Experts are skeptical of an executive order on preexisting conditions; study finds no differences in outcomes for newborns of women with coronavirus disease 2019 (COVID-19); COVID-19 cases on the rise in 4 states.
This past Thursday, President Donald Trump signed an executive order that he says would provide health coverage to Americans with preexisting conditions regardless of one’s health history, sparking skepticism among health law and health policy experts on how the order would be enforced. According to Kaiser Health News, experts point to the lack of technical content appearing in the text of the executive order, which does not in itself guarantee protections provided to those with preexisting conditions in the Affordable Care Act.
Pregnant patients with coronavirus disease 2019 (COVID-19) giving birth from March 25 to July 24 found no significant differences in outcomes in newborns compared with those negative for the virus, but a higher likelihood of labor complications was noted, according to a Swedish study published in JAMA. CIDRAP reported that laboring women positive for COVID-19 were indicated as more likely to experience preeclampsia, a serious labor complication linked with high blood pressure and protein in the urine.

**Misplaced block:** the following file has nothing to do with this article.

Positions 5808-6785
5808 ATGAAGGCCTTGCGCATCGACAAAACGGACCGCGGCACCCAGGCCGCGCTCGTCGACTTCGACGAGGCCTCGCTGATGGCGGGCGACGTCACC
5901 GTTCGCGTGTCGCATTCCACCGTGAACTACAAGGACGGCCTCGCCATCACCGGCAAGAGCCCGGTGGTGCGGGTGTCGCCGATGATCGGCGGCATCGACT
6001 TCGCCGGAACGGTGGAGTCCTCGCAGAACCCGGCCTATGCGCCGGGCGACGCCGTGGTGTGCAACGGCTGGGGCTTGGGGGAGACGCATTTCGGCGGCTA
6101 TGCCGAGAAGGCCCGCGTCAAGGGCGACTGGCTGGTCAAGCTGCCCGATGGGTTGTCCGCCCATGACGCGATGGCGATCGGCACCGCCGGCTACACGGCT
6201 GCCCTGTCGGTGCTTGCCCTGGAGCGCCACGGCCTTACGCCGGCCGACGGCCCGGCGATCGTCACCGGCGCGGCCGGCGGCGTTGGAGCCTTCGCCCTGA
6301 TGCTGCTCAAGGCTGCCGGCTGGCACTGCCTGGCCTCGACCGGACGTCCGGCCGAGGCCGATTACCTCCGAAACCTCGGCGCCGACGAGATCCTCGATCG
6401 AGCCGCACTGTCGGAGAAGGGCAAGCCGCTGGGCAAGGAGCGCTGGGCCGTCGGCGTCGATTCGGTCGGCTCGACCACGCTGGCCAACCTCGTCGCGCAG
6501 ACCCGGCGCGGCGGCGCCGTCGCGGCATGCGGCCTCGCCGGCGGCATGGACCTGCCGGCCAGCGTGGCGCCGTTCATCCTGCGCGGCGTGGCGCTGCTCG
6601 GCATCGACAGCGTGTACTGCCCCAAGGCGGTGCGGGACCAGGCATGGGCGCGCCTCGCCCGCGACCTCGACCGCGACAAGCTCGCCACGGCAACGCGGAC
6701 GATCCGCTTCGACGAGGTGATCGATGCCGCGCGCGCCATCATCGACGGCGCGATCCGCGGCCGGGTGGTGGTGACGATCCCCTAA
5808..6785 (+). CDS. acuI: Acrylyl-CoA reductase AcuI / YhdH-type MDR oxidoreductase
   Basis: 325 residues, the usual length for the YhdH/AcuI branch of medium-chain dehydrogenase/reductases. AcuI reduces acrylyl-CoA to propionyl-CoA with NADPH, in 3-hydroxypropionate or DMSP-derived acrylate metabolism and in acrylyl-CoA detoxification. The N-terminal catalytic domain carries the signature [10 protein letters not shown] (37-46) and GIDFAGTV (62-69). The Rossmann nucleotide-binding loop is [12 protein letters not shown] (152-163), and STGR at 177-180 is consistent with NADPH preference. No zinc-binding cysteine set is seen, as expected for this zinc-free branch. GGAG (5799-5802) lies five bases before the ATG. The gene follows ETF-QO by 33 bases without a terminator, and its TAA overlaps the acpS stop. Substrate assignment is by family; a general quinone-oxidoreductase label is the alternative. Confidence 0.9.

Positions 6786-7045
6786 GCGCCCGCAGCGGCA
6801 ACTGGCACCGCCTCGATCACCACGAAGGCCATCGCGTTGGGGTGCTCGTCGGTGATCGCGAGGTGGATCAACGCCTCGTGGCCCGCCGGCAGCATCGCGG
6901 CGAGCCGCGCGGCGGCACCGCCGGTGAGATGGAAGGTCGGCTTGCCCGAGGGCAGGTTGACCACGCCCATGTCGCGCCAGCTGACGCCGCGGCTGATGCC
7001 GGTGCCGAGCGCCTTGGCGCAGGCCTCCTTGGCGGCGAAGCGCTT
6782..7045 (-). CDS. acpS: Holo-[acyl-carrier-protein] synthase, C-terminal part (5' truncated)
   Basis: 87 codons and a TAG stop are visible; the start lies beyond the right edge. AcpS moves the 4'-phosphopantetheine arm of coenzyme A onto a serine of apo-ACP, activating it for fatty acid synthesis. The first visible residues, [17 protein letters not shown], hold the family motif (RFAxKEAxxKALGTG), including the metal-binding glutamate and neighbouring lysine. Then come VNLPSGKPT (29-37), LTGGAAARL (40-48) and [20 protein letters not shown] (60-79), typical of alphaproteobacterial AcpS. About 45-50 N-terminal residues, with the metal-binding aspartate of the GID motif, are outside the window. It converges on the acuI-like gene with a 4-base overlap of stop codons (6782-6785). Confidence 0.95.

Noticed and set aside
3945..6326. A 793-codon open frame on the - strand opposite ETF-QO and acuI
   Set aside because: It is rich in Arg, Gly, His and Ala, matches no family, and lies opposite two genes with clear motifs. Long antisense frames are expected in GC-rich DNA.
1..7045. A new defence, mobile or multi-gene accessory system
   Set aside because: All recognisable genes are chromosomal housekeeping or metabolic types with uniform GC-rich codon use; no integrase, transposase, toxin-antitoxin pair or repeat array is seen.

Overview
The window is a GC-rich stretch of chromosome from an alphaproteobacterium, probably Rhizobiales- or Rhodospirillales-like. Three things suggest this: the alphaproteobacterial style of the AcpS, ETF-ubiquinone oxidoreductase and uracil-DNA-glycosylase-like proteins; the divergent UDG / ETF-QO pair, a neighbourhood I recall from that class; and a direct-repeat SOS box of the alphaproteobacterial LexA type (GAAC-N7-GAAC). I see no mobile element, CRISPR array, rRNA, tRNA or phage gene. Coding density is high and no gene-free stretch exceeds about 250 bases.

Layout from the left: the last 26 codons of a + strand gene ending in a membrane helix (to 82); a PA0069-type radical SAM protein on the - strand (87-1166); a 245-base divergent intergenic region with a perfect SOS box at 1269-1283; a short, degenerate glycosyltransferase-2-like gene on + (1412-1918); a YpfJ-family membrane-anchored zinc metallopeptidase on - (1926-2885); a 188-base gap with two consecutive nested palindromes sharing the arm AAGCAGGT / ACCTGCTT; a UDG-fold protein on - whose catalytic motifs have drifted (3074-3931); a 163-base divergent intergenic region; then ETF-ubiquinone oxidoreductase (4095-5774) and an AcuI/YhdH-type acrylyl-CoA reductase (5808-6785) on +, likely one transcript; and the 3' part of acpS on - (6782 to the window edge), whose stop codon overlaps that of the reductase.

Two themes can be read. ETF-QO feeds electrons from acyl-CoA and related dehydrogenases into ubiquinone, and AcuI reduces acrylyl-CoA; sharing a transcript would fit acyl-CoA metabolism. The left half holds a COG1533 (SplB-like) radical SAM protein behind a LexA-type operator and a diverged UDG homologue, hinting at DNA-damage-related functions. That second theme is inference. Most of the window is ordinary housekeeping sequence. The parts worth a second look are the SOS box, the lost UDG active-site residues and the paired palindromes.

An analysis by Reuters found that 4 states, Wisconsin, Oregon, Minnesota, and Utah, have all hit records for single-day increases in the number of COVID-19 infections, reported The Hill. According to findings, Wisconsin was shown to have the largest number of new infections out of the 4 states this past Friday, totaling to 2629. This comes as Wisconsin Governor Tony Evers declared a new public health emergency last Tuesday and extended the state’s mandatory mask mandate.